Kevin: There’s a huge opportunity in the store. More than 70% of purchase decisions are made in store. Most stores are a nightmarish experience, devoid of mystery, sensuality and intimacy. They are set up by product category rather than consumer experience, with limited screen properties. Look at what Apple have achieved with their retail stores since opening in 2001.

Eric: What campaigns do you think best illustrate Saatchi’s efforts in the new media or social media space?

Kevin: Some stand outs are Toyota Yaris (L.A.), Quicksilver `Dynamite Surfing‘ (Denmark), Telecom NZ `Rubbish Films Festival‘ and Wellington Zoo mobile 3D Holographic animals (New Zealand), Lexus Times Square, Wii/Tennis Open, and Ritz-Carlton web movies (Team One). And Toyota’s recent campaign on YouTube.

Eric: Are you at all growing tired of all the discussing surrounding digital? Do you feel that we’re over hyping this?

Kevin: This is one of the most exciting times in connectivity, full of new creative opportunities and new ways to connect with the consumer. The technology has liberated us. But it’s the idea that’ll make the difference.

Eric: What kind of dialogue exists at Saatchi around digital? Are there some who find it a bother?

Kevin: The positive kind. I hope not.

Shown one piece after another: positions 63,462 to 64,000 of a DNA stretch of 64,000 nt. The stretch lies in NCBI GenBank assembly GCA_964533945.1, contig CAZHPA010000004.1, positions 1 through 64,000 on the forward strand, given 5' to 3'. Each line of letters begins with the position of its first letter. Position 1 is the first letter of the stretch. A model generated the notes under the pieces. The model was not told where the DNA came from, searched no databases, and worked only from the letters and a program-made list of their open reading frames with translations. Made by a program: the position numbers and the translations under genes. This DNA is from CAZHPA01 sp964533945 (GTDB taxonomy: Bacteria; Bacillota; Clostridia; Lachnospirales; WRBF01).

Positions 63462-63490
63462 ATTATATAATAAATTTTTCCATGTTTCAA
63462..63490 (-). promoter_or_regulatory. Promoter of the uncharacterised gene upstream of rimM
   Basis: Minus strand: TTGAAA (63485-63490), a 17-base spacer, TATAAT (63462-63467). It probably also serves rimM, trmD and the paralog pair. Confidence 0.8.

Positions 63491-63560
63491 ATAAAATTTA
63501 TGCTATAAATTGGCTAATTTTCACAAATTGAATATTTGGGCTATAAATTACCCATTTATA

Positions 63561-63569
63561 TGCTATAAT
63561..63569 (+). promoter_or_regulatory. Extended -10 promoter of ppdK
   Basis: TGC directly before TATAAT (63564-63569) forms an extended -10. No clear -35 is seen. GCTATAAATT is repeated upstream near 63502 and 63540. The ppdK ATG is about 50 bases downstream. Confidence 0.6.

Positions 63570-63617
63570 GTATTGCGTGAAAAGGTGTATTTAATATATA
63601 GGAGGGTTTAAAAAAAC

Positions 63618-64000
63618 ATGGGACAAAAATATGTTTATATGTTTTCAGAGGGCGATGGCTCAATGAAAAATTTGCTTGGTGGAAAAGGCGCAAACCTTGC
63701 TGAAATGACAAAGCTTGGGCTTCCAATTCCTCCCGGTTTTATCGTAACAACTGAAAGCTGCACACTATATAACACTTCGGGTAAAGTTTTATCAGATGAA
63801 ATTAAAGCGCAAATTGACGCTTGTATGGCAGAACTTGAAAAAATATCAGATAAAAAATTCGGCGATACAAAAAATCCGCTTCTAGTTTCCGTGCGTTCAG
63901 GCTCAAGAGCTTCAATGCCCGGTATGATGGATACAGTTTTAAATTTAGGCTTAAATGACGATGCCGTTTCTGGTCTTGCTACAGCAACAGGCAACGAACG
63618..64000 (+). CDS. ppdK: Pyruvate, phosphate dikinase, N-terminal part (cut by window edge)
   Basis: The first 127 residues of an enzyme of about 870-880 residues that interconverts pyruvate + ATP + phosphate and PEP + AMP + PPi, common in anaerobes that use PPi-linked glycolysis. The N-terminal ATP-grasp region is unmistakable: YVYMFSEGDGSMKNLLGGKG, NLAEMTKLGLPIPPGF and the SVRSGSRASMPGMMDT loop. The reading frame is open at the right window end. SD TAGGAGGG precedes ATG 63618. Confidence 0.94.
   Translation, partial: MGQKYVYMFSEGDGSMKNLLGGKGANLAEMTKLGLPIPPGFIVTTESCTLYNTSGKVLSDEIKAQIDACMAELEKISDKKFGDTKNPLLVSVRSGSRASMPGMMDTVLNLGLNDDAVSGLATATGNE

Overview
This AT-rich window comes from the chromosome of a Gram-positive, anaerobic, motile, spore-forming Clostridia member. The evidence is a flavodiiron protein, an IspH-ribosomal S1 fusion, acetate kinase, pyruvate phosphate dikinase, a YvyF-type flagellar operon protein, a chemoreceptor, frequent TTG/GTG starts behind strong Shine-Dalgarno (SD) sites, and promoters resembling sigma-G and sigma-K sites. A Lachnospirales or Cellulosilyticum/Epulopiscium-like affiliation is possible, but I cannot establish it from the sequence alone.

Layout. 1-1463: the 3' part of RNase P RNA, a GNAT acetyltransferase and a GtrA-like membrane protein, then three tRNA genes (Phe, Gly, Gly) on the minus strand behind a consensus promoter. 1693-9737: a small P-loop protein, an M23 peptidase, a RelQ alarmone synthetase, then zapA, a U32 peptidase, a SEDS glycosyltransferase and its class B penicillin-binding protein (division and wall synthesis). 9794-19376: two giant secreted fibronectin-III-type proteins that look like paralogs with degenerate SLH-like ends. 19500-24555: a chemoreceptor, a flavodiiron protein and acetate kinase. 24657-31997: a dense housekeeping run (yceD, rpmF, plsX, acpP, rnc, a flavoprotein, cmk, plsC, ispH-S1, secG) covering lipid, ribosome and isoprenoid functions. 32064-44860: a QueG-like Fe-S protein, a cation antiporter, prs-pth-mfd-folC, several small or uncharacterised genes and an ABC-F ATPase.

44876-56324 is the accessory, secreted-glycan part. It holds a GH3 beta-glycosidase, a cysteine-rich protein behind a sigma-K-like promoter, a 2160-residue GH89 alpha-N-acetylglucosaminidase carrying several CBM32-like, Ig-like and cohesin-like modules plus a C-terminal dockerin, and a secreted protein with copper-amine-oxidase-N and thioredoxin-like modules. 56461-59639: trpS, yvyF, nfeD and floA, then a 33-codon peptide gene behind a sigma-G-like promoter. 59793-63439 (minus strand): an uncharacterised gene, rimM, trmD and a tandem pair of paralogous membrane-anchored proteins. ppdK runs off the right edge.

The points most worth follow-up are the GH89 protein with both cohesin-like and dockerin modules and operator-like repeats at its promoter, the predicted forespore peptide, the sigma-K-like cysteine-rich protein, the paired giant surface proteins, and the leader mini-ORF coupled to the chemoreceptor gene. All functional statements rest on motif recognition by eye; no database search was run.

Eric: What kind of experiments are you running in interactive? Are there areas that you are testing with greater success than others?

Kevin: Our whole approach is pretty much one big experiment at this stage. There’s no proven pathway (Thank God!!!).

Eric: Who are you looking at? Are there any companies that you see in the marketplace, who’ve redefined it?

Kevin: The consumer has.

Eric: There seems to be a bit of fantasy attached to digital campaigns, and as a result, we’ve found that some believe that it’s easy to make a campaign “go viral”. What misconceptions about this channel do you find most challenging?

Kevin: If the idea is great and the execution stands up, and it touches on emotion, it’ll go viral. Overnight.

Eric: What’s the sense like amongst your clients? Are they racing to embrace these new tools, or are you finding them more cautious?

Kevin: They’re emotionally engaged and rationally careful. But … they’re becoming less cautious as they see the benefits of keeping up with consumers. You miss 100% of the shots you don’t take.

Eric: It seems to me that traditional advertising was easier to charge for. You had the billable creative time, coupled with a percentage of the ad buy. How do you adapt this to the new media model?

Kevin: The only point of advertising is to sell more stuff. Advertising should be paid for in line with sales results. As creativity grows more important, ideas will be inextricably linked to the clients’ bottom-line.